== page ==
“Our past history with loved ones shapes our present relationships.
In moments of disconnection when we cannot safely engage with our lover, we naturally turn to the way of coping that we adopted as a child, the way of coping that allowed us to hold on to our parent,
at least in some minimal way.”
- Sue Johnson
Do you find yourself consumed with worry and feelings of insecurity when dating? Do you feel pulled to cling to your partner or seek reassurance of their commitment to you? Do you feel filled with anxiety, frustration, or despair when you perceive distance or inattentiveness from your partner?
If you experience an ongoing sense of uncertainty and fear of abandonment in your relationships, this may be an indication of an anxious attachment style*. While this mindset may be causing you distress in your romantic life as an adult, it may have been your best attempt at adapting to your caregiving environment in childhood.
If you grew up with a caregiver who was inconsistent in their response to you -- perhaps sometimes warm, present, and attuned to your needs, and other times disconnected, rejecting, or misattuned -- you may have developed strategies to adapt to this reality.
As a child, you may have learned to:
Be hyper-aware of your caregiver(s)’ mood
Become dysregulated when needing attention and care
Not trust the availability of your caregiver(s)
Associate having differences, distance, or conflict with abandonment
If these behaviors and beliefs resonate with you, take a moment to thank your younger self for doing the best they could to cope with their caregiving environment. There is no shame to be had for these responses. In fact, they reflect your resourcefulness and wisdom. And, at the same time, these responses are likely no longer necessary now that you are no longer dependent on your caregiver(s) to meet your needs. As an adult, you are responsible for your own wellbeing, and now have the opportunity to choose more effective ways of responding and getting your needs met.
Coping with Anxiety and the Pull to Protest
Changing behavior starts with awareness. Next time you feel upset in your relationship, pause and ask yourself: What’s happening right now? What am I telling myself about this situation? What do I feel pulled to do? What do I feel in my body?
Before reacting to your experience, take some time to regulate and self-soothe to ensure that you are responding from a calm, thoughtful state. Some strategies include:
Doing a scan of your body and relaxing any tensed muscles
Listening to a meditation
Connecting with an animal
Going for a walk
Calling a friend
Imagining a place (real or imagined) where you feel calm, safe, or neutral
Noticing where you are in the present moment using your 5 senses
Engaging your senses with pleasant textures, smells, sounds, sights, and tastes
Practicing comforting or rational self-talk such as:
I am safe in this moment.
I am worthy of love.
I am a whole person outside of this relationship.
I can tolerate this discomfort.
I don’t need to get rid of these feelings.
These feelings are temporary and will pass if I let them be here.
I am here for the part of me that is feeling scared, worried, or lonely.
Conflict is okay.
Differences are okay.
Conflict is an opportunity to grow together.
Conflict or distance does not mean a relationship is over.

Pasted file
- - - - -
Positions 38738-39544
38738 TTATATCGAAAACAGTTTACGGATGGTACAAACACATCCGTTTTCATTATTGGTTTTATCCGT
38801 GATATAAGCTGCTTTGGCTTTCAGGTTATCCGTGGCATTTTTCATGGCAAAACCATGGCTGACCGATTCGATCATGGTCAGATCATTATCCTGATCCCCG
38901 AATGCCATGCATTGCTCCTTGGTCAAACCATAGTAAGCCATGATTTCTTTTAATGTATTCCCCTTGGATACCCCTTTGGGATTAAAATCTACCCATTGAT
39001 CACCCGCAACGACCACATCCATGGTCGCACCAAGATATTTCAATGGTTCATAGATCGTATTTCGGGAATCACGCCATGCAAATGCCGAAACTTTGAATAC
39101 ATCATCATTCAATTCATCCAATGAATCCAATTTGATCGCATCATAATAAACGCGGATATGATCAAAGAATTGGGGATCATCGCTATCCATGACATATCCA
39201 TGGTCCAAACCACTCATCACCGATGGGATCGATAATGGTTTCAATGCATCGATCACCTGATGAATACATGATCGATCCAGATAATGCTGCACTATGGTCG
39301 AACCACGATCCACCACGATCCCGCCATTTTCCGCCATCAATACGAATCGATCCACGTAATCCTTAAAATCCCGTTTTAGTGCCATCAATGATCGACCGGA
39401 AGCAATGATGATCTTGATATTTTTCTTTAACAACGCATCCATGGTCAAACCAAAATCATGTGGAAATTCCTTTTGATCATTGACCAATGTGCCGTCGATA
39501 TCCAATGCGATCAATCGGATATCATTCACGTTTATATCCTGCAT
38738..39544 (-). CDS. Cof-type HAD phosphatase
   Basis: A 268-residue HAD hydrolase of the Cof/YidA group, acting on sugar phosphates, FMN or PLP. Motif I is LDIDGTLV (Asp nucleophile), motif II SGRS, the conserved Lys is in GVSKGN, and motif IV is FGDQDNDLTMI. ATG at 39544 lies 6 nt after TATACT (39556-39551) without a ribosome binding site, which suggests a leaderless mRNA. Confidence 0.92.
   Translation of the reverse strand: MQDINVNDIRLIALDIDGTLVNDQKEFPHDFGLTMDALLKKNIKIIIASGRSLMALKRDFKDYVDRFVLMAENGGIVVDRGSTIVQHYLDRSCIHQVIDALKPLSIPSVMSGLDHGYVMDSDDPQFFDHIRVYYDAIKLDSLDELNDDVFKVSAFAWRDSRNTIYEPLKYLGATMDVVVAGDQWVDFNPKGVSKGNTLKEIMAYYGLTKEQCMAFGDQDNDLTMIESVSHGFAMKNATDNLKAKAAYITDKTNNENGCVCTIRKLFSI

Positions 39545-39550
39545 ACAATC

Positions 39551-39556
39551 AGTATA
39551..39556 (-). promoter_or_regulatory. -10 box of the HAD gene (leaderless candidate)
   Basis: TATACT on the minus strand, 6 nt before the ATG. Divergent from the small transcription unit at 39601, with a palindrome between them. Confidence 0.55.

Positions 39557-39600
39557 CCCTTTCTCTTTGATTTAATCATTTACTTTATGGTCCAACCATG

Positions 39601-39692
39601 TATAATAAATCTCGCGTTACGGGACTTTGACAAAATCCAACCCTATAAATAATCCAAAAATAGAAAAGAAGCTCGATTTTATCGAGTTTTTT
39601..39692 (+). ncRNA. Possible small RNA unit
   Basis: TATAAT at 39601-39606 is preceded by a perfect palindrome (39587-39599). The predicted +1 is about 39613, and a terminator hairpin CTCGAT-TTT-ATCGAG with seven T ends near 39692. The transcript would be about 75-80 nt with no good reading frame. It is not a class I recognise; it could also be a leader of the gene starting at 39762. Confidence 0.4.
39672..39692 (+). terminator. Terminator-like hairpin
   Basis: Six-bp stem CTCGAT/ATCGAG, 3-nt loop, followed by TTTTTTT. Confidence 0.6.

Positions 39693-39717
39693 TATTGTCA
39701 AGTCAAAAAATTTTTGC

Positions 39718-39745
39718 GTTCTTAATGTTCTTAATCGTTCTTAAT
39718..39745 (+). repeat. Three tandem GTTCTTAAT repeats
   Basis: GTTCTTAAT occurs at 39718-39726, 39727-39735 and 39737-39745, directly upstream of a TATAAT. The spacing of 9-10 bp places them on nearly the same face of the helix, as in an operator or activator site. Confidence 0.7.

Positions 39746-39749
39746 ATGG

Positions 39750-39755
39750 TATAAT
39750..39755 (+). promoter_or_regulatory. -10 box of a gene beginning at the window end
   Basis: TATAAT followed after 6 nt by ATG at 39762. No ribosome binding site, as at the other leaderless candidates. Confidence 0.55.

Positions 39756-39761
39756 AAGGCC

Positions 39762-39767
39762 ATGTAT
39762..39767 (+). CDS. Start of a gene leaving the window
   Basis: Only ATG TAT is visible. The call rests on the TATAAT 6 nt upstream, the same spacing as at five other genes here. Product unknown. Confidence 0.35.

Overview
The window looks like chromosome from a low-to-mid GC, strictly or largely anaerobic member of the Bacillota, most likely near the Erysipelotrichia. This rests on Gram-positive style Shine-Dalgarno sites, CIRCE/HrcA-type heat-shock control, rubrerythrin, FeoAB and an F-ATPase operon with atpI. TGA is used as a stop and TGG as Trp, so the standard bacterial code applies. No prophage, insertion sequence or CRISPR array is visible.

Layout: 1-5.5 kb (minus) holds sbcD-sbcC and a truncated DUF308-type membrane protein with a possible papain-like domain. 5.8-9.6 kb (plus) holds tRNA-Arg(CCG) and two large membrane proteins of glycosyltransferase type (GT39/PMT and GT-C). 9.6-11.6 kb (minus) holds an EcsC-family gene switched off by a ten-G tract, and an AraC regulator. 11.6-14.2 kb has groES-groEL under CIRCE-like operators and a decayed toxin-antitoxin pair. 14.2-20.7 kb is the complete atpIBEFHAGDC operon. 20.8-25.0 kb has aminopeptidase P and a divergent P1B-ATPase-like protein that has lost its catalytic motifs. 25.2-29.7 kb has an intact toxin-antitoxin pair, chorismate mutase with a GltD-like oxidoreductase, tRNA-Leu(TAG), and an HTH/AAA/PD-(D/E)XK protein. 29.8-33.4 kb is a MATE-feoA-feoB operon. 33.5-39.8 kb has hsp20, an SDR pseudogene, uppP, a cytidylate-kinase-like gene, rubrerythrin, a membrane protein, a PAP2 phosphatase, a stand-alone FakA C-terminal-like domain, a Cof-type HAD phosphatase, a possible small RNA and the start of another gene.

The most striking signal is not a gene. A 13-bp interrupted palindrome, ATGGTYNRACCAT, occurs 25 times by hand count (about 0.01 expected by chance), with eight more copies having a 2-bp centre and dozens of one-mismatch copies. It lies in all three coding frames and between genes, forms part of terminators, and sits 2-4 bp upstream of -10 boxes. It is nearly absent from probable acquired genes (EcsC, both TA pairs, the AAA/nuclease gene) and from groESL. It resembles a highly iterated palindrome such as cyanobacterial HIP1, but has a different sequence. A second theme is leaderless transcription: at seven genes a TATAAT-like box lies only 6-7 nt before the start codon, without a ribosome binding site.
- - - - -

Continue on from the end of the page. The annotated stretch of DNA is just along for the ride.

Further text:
Once you are in a calmer state, consider evaluating the story you are telling yourself about the situation. Some questions you can ask yourself include:
What is the concrete evidence that this person is less interested in me, upset with me, or doesn’t care about me? Have they directly told me that’s the case?
What is the evidence that this person is interested in me and does care about me?
What assumptions am I making about this situation? Does it serve me to make these assumptions?
Have I previously had this interpretation in a similar situation? What was the outcome of the situation?
What is an alternative way I can look at this situation? What else could be happening here?
What would I tell a friend if they were in my situation?
Responding Once Regulated
If you still feel compelled to assert your feelings, needs, or boundaries after self-regulating and reflecting on your thoughts, go for it! Just remember, protest behaviors (demanding frequent communication, criticizing, picking fights, threatening to leave, ignoring, score-keeping, etc.) create further distance and disconnection.
If closeness and reassurance is what you’re seeking, this is best done from a direct, non-accusatory, and respectful stance. Be clear on what it is you’re needing from your partner while taking ownership for your feelings and interpretations. For tips on asserting yourself, check out my blog post, “Signs You May Want to Set A Boundary (And How).”
*Note: Attachment styles are complex, and people can engage in different behaviors in relationships that are categorized as “anxious” or “avoidant,” regardless of their attachment style. This blog post is not intended to be used as a diagnostic tool for one’s attachment style.
Want support with your relationship patterns, anxiety, or feelings of insecurity? Call or email me to set up an initial consultation.
This blog post draws from concepts from the book, "Attached: The New Science of Adult Attachment and How it Can Help You Find--and Keep--Love" by Amir Levine and Rachel S. F. Heller, Acceptance & Commitment Therapy (ACT), and Cognitive Behavior Therapy (CBT).
Katie Virga, Associate Marriage & Family Therapist #113323
Supervised & Employed by Alexis Donato, LMFT #44732